The official trailer for “Downsizing” does an impressive job of convincing the viewer that the film is a comedy. Let us make one thing clear: this is not a comedy. It’s occasionally amusing, and at some point in the script’s development, it may have been a biting social satire. And then the first act ends, at which point the movie doesn’t just lose its way: it falls off a cliff. Whatever point it was originally trying to make is long forgotten by the end of Act II, and Act III is completely rudderless. Alexander Payne is “credited” with directing the film, but it’s clear that he was bound, gagged, thrown in a locker and left for dead the moment Matt Damon’s character makes the jump to Smallville.
Paul Safranek (Damon) is an occupational therapist who is frustrated by the lack of upward mobility in his life. He and his wife attend a class reunion and discover that one of his classmates has “downsized,” a physical procedure that reduces a person to roughly five inches tall. The idea behind the procedure was to reduce the carbon footprint that humans were leaving on the earth as a means of preventing environmental catastrophe, but in order to motivate people to make the change, the currency exchange turns most normal-sized, working-class shmoes into small millionaires, many of whom never have to work another day in their lives after undergoing the process. Paul, long inspired by the first colony of volunteers who went small years ago, decides to go through with it. From the moment he comes out on the other side, though, his life is chaos.
For a director of Payne’s pedigree, there are fundamental errors in judgment on display here. The shot selection is sloppy, and the editing is nonexistent (why on earth is this movie 135 minutes long?). Paul begins life at the small community Leisureland in a gigantic house, but after a few scenes outside the house, Paul is living in an apartment, which is how he meets a charming procurer of contraband named Dusan (Christoph Waltz). When did this move happen? There is not one shot transitioning Paul from the big house to the apartment.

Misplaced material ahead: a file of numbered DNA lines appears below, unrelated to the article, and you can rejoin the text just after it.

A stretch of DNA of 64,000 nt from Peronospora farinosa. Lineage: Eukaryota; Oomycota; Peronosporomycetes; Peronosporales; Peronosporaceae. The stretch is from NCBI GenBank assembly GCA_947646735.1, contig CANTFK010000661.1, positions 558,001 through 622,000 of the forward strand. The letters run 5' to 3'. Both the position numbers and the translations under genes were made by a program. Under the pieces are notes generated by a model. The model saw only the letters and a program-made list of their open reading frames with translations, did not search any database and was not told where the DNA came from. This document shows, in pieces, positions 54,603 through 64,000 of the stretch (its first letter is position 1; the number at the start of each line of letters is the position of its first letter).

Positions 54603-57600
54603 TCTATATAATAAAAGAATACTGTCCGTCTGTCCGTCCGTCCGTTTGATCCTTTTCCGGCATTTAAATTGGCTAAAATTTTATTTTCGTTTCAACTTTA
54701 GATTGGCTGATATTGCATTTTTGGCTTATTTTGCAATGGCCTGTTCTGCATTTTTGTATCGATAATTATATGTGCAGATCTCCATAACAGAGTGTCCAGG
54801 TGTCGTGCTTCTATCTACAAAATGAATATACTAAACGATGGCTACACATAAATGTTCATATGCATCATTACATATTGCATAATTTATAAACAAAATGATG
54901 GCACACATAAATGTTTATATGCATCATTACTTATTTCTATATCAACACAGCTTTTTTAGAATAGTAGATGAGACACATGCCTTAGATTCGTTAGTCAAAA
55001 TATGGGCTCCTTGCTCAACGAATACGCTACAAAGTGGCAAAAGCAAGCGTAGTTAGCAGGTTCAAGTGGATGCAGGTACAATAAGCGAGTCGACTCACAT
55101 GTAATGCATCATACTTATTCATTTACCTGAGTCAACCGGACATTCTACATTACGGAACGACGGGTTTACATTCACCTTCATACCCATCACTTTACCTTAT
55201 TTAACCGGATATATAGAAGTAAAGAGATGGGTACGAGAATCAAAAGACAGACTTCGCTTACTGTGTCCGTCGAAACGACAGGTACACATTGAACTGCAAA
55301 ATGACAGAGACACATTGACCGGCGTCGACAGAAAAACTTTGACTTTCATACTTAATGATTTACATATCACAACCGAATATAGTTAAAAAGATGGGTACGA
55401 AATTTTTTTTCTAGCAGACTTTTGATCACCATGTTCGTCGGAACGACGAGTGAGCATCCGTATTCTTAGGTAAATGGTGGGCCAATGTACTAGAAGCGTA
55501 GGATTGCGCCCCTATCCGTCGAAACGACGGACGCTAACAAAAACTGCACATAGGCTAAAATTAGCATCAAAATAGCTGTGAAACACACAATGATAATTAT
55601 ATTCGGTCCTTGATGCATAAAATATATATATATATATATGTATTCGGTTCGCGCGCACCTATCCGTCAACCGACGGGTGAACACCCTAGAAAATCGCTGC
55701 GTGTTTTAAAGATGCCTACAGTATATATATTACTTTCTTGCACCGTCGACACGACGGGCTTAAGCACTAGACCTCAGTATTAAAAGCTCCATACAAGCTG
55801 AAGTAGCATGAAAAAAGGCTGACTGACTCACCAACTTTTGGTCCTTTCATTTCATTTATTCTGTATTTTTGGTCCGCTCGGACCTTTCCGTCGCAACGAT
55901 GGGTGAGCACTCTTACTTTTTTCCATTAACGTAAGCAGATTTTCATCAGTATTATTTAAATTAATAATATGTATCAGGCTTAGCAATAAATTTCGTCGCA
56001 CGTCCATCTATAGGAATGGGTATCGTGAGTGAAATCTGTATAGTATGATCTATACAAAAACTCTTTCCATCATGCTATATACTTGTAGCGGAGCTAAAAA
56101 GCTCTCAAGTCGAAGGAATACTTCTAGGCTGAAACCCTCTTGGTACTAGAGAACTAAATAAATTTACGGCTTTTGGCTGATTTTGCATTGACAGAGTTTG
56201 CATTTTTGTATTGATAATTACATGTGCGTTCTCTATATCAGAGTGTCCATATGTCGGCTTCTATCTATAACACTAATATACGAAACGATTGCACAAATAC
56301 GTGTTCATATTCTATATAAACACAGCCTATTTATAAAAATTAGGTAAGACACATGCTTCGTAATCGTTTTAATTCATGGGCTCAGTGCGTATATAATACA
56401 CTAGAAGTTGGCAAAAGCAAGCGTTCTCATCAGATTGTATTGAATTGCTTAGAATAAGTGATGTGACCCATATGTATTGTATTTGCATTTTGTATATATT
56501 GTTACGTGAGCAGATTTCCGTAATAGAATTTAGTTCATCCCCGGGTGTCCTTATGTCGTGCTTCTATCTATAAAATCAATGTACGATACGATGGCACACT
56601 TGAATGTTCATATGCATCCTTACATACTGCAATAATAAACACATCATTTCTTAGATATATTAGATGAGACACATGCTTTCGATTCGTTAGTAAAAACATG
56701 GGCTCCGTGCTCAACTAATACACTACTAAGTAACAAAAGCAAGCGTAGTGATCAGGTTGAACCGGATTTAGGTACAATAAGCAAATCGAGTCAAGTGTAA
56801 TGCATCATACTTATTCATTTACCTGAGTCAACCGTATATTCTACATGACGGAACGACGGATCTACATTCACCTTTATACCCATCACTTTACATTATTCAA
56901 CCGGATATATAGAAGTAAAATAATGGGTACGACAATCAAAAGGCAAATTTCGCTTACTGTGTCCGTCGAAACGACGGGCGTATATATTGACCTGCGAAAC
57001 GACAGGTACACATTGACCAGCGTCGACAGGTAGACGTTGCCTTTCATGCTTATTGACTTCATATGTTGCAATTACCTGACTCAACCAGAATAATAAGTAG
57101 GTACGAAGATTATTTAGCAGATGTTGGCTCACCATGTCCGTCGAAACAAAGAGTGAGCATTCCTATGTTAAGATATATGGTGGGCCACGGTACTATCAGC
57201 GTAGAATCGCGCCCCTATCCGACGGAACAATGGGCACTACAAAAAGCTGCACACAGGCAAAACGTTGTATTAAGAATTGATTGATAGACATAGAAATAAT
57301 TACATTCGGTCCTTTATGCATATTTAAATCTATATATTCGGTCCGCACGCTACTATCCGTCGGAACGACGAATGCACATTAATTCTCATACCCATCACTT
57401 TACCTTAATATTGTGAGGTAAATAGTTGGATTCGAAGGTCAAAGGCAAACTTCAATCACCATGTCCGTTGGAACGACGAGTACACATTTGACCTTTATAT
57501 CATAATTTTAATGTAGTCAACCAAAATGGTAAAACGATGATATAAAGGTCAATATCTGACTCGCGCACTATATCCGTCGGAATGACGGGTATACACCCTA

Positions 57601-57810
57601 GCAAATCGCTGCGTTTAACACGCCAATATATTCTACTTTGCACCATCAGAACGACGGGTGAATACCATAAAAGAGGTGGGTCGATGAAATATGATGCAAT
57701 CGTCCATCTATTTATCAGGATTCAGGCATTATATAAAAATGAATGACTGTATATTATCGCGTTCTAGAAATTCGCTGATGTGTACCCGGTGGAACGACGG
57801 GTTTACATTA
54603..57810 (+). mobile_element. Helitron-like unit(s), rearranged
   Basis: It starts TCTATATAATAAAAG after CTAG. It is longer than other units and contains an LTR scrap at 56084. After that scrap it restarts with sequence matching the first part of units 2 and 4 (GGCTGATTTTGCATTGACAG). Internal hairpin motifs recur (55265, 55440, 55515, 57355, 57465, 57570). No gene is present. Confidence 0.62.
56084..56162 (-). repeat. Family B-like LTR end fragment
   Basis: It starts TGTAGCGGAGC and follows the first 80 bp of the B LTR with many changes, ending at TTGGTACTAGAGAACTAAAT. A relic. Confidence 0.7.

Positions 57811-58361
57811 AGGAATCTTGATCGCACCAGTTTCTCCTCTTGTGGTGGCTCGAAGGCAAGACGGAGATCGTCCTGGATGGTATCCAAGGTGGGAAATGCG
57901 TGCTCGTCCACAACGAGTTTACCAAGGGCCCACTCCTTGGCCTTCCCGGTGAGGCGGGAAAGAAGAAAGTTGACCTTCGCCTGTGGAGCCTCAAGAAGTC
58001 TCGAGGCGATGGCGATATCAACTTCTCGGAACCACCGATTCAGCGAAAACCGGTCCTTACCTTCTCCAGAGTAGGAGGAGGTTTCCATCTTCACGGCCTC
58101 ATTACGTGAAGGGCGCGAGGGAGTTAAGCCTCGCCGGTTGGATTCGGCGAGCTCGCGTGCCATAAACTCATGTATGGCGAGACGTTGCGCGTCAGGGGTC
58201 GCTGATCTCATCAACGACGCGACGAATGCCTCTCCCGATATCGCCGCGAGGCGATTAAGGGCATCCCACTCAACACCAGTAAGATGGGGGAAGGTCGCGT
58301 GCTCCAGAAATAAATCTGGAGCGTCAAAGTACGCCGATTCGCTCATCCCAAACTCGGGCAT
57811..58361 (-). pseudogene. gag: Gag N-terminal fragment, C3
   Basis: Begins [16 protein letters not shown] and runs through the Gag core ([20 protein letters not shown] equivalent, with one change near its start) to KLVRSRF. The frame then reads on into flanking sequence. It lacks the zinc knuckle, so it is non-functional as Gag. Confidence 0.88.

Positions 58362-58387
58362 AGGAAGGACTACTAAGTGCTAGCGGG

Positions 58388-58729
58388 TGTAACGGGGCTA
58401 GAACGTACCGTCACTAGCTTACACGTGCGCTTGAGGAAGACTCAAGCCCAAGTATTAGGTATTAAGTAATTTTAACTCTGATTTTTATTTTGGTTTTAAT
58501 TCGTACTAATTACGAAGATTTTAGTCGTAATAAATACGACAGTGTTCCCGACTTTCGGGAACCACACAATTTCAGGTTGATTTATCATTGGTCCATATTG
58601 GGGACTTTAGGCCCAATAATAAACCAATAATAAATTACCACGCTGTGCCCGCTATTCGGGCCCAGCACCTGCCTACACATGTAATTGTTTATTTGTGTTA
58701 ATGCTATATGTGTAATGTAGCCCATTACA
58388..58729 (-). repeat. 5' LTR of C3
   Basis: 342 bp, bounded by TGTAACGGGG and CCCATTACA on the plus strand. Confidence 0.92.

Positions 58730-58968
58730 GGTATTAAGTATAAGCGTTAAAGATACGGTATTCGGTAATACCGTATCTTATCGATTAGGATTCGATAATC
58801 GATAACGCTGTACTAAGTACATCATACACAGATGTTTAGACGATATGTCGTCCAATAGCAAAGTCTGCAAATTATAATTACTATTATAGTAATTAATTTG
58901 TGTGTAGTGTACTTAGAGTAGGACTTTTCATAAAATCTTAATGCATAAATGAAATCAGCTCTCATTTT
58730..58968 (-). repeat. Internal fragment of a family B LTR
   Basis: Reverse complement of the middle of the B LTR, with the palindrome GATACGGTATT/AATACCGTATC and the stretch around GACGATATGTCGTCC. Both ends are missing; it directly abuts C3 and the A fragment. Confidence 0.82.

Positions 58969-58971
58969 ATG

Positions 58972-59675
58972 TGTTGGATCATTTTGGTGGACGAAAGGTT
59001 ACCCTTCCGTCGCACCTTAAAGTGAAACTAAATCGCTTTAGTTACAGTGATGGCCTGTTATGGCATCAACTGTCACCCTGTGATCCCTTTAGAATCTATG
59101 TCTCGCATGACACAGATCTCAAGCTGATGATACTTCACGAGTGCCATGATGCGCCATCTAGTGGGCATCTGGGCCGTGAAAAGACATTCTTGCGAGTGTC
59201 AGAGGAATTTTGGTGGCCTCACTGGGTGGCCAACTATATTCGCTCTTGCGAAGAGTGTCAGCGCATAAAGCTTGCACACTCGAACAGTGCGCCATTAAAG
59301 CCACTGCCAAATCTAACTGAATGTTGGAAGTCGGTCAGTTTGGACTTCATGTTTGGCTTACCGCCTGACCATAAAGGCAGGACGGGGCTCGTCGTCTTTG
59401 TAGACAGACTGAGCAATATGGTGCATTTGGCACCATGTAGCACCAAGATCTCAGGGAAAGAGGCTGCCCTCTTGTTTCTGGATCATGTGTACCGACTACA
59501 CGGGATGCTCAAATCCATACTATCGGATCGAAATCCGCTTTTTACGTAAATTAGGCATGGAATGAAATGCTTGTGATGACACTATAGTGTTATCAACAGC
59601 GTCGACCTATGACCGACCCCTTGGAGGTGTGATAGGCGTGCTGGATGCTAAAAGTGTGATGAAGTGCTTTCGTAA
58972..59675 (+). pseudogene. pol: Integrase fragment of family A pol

As Payne characters go, Paul is shockingly underdeveloped. This is the man who has created some deeply flawed and complex protagonists (think Paul Giamatti in “Sideways,” Jack Nicholson in “About Schmidt,” Reese Witherspoon in “Election”), but Paul Safranek is a ghost, wandering through life waiting for someone or something to give his life purpose. To make matters worse, the moment where Paul figures out who he is hinges on an indecision (yes, indecision) so lazy that he still looks as though he has no idea who he is.
Lastly, there are all of the missed opportunities at social commentary, briefly touched upon but discarded almost as quickly. Many “normals” resent smalls for a myriad of reasons (abandoned houses are depressing the market, and smalls don’t have to pay income tax), while some countries are using the downsizing process to get rid of political activists. The downsizing phenomenon also adds a new wrinkle to immigration and human trafficking. There are conversations to be had about those subjects, but they never happen. Even the environmental angle of the story is downplayed for most of the film (and at one point, it is mocked). When the environment finally does rear its ugly head, though, the film enters a fugue state. This is Paramount’s holiday movie, people.
There is actually another ‘Lastly,’ which is Hong Chau’s aforementioned Vietnamese activist Ngoc Lan, but to be honest, I have no idea what to say about her. Her broken English will have many blowing air out of their mouths in righteous indignation, but at the same time, her character came from poverty and presumably little education. It may not be PC, but it feels authentic. Her character causes several other problems with the story, but that is another matter.
Again, Paramount is releasing “Downsizing” the Friday before Christmas. An R-rated movie (language, penises) that’s kind of about saving the planet but not really, kind of about fear of the new and different but not really, and kind of about how nearly all of our problems are first world problems, but again, not really. Worst of all, the movie looks cheap, when it was surely expensive. People are going to lose their jobs because of this, and that’s a pity.